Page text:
Going Public

We wrote about this on Facebook back in January. It just settled this week. At least in theory.

You may remember that Lisa Marie Presley, Elvis’s only child, died suddenly at the age of 54 in January. When her will was read, it turned out that there had been a change to her will (a codicil) made in 2016. It removed her mother, Priscilla Presley, as trustee of the Pressley family trust.

Elvis’ estate/brand pulls in $100 million a year. The amount that goes to the family trust was enough to pay Lisa Marie over $1.5 million a year. The amendment installed Riley Keough and her brother (who died in 2020) as co-trustees in the event of Lisa Marie’s death.

No one informed Priscilla of the change – as is required under the terms of the trust. Lisa Marie’s signature “was ‘inconsistent’ with her usual penmanship.”  She quickly filed a lawsuit against the estate.

Her lawyers claimed that the amendment was invalid and potentially fraudulent, asserting that Lisa Marie’s signature was forged. She asked the court to recognize her as a trustee.

It was a mess and, of course, as with all things Elvis, it hit the media. Hard. Earlier this week it was announced that Riley Keough had agreed to provide Priscilla Presley with a lump-sum payment as part of a settlement to solve the dispute.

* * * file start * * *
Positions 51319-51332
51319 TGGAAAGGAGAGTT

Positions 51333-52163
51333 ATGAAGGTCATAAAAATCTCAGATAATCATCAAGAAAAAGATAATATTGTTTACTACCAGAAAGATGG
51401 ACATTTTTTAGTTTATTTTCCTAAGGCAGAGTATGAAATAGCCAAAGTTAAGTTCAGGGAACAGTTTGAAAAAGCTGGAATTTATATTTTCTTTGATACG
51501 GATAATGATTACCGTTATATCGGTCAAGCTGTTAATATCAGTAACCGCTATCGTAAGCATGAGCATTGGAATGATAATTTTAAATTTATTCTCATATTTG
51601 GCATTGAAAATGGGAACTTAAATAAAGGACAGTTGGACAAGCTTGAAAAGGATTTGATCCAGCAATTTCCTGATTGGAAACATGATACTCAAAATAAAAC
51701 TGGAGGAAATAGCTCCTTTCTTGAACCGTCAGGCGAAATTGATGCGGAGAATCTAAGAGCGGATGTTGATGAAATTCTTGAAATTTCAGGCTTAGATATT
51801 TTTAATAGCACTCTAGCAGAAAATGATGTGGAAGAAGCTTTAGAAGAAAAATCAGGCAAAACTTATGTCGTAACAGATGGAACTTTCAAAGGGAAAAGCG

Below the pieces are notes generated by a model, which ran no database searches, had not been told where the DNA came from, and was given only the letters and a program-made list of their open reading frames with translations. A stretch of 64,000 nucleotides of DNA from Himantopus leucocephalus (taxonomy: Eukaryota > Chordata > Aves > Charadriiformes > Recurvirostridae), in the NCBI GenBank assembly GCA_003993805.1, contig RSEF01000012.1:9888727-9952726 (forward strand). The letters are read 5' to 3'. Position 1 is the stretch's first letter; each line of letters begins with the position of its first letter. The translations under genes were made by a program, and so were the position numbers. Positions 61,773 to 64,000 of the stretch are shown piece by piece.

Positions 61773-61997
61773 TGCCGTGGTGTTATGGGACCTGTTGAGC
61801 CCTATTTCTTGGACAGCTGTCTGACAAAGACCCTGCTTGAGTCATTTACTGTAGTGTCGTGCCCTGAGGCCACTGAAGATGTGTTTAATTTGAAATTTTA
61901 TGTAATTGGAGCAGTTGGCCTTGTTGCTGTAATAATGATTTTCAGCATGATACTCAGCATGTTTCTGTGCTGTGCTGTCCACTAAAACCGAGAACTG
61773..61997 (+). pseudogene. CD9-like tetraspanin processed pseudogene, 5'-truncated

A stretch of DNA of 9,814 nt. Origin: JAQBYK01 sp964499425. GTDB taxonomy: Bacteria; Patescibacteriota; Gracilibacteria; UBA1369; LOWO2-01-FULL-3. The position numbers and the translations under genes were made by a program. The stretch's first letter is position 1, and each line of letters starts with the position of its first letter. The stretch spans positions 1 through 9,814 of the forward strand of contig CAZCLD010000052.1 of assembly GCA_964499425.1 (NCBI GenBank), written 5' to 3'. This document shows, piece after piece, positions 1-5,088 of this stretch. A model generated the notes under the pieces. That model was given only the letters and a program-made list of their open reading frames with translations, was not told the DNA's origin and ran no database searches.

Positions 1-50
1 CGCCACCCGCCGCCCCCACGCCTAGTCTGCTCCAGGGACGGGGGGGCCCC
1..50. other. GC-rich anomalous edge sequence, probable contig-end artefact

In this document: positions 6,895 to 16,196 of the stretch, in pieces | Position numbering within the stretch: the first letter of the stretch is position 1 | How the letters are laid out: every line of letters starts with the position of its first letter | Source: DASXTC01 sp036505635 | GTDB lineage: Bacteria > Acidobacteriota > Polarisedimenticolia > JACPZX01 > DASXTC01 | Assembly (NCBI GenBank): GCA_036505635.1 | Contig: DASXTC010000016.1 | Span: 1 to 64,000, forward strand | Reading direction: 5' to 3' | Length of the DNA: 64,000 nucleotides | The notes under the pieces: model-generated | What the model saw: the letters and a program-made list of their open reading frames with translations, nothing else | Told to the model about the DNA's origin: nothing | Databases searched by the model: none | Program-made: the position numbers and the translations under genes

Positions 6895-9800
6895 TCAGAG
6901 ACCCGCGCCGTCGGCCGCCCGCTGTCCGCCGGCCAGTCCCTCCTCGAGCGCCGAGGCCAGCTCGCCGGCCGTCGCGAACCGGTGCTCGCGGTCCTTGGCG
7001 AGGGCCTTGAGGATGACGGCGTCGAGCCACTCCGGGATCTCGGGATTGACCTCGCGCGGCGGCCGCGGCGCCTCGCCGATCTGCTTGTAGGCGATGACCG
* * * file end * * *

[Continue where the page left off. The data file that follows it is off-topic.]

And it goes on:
It’s commendable – and just plain good business sense – that the parties worked this out themselves before a scheduled court hearing in August.

It’s a 95-page agreement. Riley Keough also agreed to pay as much as $400,000 to cover Ms. Presley’s legal fees. She also agreed to hire Presley as a “special adviser” to the trust for “an undisclosed annual salary for 10 years, or until her death, whichever came first.”

The court filing proposing the agreement for the court’s approval states:

In settling the claims pending in Priscilla’s petition, the parties are saving significant legal fees by avoiding litigation, and they are likewise avoiding the spectacle of intra-family litigation that would have been inimical to Lisa’s wishes and not in the best interests of the family.

That’s great, we at Indigo Family Law applaud the quick resolution . . . the thing is, though, we really shouldn’t be writing about it today. Why? Because it shouldn’t be news.

Somewhere along the line, mistakes were made that allowed this to get to probate court where it became public. To make matters worse, the lawyers filed what they thought was a ‘redacted’ copy with the court with the figures crossed out. They missed some.

Now the world knows.